Public Panel with Professor Samuel Moyn
Greg Johnson (Religious Studies, CU) • Susan Kent (History, CU) • Carl Raschke (Religious Studies, DU) • Joshua Wilson (Political Science, DU)
What will the future of human rights look like after the 2016 election? How have religious traditions shaped our thinking about human dignity and democracy in the past, and how might the relationship between religion and human rights change in a time marked by developments such as populist movements, Brexit, and the election of Donald Trump? Our guest scholar, Professor Samuel Moyn, will join an interdisciplinary panel of CU and DU faculty to explore these questions, reflecting on the fraught history—and uncertain future— of religion and human rights.
Samuel Moyn is Jeremiah Smith, Jr. Professor of Law and Professor of History at Harvard University. He received a doctorate in modern European history from the University of California- Berkeley in 2000 and a law degree from Harvard University in 2001. He has written several books on European intellectual history and human rights history, including The Last Utopia: Human Rights in History (Harvard University Press, 2010), and edited a number of others. His new book, based on the Mellon Distinguished Lectures at the University of Pennsylvania, is Christian Human Rights (2015).
Graduate Symposium at University of Denver with Professor Samuel Moyn
Wednesday, April 5, 2017 | 6:00PM - 8:00PM
Space is limited; Location & readings made available upon RSVP to CJS@DU.EDU.
In this seminar our visiting scholar addresses Christian sources of human rights discourse, paying special attention to the era around World War II when several versions of Christianity helped popularize the idea of human rights, and focusing on the Catholic thinker Jacques Maritain – easily the most prominent worldwide thinker advocating for the principles.
Graduate and Faculty Symposim at CU Boulder with Professor Samuel Moyn
Thursday, April 6, 2017 | 12:30PM - 2:00PM
Lunch will be served. Space is limited; Location & readings made available upon RSVP to CUJewishStudies@colorado.edu.
Is Judaism compatible with human rights? Is Judaism even the source of these high principles? By focusing on the writing of one influential human rights lawyer (and Orthodox Jew), Columbia professor Louis Henkin, we will address where human rights fit in Jewish history and where Jews fit in human rights history, with an eye to why the answers might matter in the present.
Professor Moyn's visit marks the third annual Week of Jewish Philosophy, a joint initiative presented by DU's Center for Judaic Studies and CU's Program in Jewish Studies. This year's programs are generously cosponsored by the DU-Iliff Joint Doctoral Program in the Study of Religion, DU's Department of Philosophy, and CU's Department of Religious Studies.
Samuel Boyd is an Assistant Professor of Religious Studies and Jewish Studies at the University of Colorado Boulder and a scholar of biblical texts and the ancient Near East. He researches the Bible through various critical methods and in light of wider historical contexts to understand both the production of these documents as well as their history of interpretation. His particular areas of research include the development of the Pentateuch (or first five books of the Hebrew Bible), legal hermeneutics in the ancient Near East, language ideology in the ancient world, and ritual theory applied to biblical texts.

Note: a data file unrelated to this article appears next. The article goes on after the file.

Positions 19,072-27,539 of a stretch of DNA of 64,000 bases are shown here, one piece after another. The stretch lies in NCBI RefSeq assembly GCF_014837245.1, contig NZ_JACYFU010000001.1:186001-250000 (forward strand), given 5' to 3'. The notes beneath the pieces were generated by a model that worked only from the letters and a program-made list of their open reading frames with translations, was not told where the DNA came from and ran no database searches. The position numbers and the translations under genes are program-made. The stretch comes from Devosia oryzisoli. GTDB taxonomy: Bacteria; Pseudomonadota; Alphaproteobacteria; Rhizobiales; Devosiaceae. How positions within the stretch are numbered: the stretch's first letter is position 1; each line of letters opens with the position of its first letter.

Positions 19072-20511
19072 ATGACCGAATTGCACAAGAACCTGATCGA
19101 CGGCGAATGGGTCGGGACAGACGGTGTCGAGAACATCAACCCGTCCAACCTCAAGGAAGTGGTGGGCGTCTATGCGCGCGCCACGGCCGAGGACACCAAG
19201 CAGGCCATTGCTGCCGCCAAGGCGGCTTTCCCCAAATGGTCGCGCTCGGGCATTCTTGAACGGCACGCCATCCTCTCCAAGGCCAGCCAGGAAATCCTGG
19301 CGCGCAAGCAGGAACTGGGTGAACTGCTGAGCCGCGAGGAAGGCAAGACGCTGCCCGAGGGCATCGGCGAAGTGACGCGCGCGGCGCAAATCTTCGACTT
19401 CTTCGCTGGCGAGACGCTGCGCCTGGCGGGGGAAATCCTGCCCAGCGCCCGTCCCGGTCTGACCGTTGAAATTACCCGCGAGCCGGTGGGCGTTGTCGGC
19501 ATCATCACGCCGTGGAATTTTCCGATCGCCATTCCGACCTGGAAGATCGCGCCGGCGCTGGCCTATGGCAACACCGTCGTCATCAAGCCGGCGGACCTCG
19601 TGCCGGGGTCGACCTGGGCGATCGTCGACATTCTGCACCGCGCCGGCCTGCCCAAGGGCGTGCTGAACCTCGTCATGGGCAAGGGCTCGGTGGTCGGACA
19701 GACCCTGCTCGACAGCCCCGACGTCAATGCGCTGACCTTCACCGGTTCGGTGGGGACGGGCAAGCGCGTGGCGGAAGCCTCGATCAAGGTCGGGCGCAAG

This event is brought to you by Carbondale Arts and the Carbondale Branch Library in partnership with the CU Boulder Program in Jewish Studies and the CU Boulder Office for Outreach and Engagement. Magicians, mystics, mischief-makers, and messiahs take center stage in the CU Boulder Peak to Peak Lecture Series, a program which brings CU Boulder humanities scholars to communities around Colorado to share innovative perspectives of historical figures, events and enduring questions. It is offered through the Program in Jewish Studies in partnership with the CU Boulder Office for Outreach and Engagement Arts and Humanities Initiative.
April 21-22, 2017
The Mediterranean Seminar (www.mediterraneanseminar.org), and CU Mediterranean Studies Group and Program in Jewish Studies at the University of Colorado at Boulder invite participants to the 2017 Mediterranean Seminar Spring Workshop on the subject of “Mysticism and Devotion,” to be held the campus of the University of Colorado at Boulder on 21 & 22 April in the “Skybox” (top floor) of the Duane Physics building.
The event is free, admittance is by registration only. Space is limited. Registered participants should attend the whole event.
For general information contact: firstname.lastname@example.org.
To register and to receive the workshop papers, and for logistical and site-specific information, please contact Jeffrey Baron (email@example.com).
Workshop sessions will take place on Friday, 21 April, with registration/coffee beginning at 9:15am, followed by three workshop papers and a presentation by our first featured scholar, Prof. Amy Remensnyder.
Round-table sessions will take place on Saturday, 22 April, with registration/coffee beginning at 9:15am, and will feature three round tables, followed by a presentation by our second featured scholar, Dr. Maribel Fierro.
Mysticism and Doctrine - Are they Compatible or do they Conflict?
Do Mystical Traditions have a Politics?
"Mediterranean Religion": Does it Function as a Category?
This event is made possible by the generous support of a CU Boulder College of Arts and Sciences Innovative Seed Grant, the Program in Jewish Studies, Religious Studies, the Center for Western Civilization, History, Philosophy, Asian Languages and Civilizations, Humanities, Philosophy and the College of Arts and Sciences. Administrative support provided by Religious Studies (CU Boulder).